Shirt, blouse, top, and bodice all refer to a garment that covers the upper torso. They can end at the waist or the hips. They can have collars or plain necklines, sleeves any length or no sleeves at all. The bodice of a garment is the most important, as it brings focus to the most viewed part of the body, the face.
It is completely at your discretion, as the designer, to determine the fit of the bodice. They can be closely fitted with darts at the waist and shoulder to conform to the body. You can also choose to eliminate all the fitting and create a very casual, loose style.
You need to determine how your bodice will close. Unless you’re making a t-shirt out of knit that stretches or a pull-over with a sufficient hole for the head, you will need to slit the bodice to get it on the model.
You can slit your bodice up the back and close it with a zipper, lacing or other fastener. The most common closure is the center front of the bodice using buttons.
Men’s and women’s shirts overlap in different ways. Men’s shirts overlap with the left side over the right. Women’s shirts overlap with the right side over the left.
To use buttons, you need to extend the pattern where they will be placed. For example, if you wanted to close a bodice front with buttons, you would need to extend the pattern so that the buttons and buttonholes would run directly down the center front line.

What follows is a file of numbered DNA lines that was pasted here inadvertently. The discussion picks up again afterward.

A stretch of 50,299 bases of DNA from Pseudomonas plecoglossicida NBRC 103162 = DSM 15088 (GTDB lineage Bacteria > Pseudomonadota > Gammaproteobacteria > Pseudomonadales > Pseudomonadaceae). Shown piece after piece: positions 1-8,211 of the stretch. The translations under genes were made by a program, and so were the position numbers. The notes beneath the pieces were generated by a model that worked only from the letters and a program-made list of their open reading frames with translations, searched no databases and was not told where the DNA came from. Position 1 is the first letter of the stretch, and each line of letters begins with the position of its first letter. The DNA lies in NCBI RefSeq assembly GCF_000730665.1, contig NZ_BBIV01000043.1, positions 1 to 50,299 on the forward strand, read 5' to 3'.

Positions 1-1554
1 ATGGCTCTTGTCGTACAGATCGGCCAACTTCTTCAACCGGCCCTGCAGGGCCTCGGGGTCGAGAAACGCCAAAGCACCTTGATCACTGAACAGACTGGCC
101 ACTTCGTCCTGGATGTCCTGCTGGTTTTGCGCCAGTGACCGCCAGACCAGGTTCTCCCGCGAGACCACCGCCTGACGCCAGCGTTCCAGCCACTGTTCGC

Typical extensions are equal to the diameter of the button. That means that the finished distance between the center of the button and the edge of the garment will be 1/2 the diameter of the button (the button radius).
Extensions can be built in to the bodice by extending the width at center front on the front left and right patterns. The extensions will overlap, allowing you to sew the buttons down the center front.
The built-in extension is merely an overlap technique for the basic bodice. There is another type of extension that is a separate piece. The separate piece is sewn over the bodice front that is on top when overlapped. This is a decorative element found on many shirts. The separate piece can be referred to as a button extension or a placket, depending on the source.
The separate extension can have buttons on it or not. In some cases, the extension facing has the buttonholes and the extension piece itself does not. This allows a shirt to be closed with buttons, but not have them visible.
Yokes are separate pattern pieces that cover the shoulders and extend down the front and the back. To create a yoke, a portion of the front bodice at the shoulder is cut away. Then a portion of the back at the shoulder is cut away. These cut pieces are then combined into one piece.
Yokes help shape the back of the bodice without using darts. They are also a good design element and are often cut on the bias of a textured fabric or rotated 180°. This causes the texture of the fabric to be very different as it goes over the shoulder. This is done because aligning the fabric texture of the yoke to the front and back patterns is nearly impossible.
A basic yoke creates a straight line across the back and front. You can add additional design by adding points and curves to the yoke line. This is often found in western cut shirts.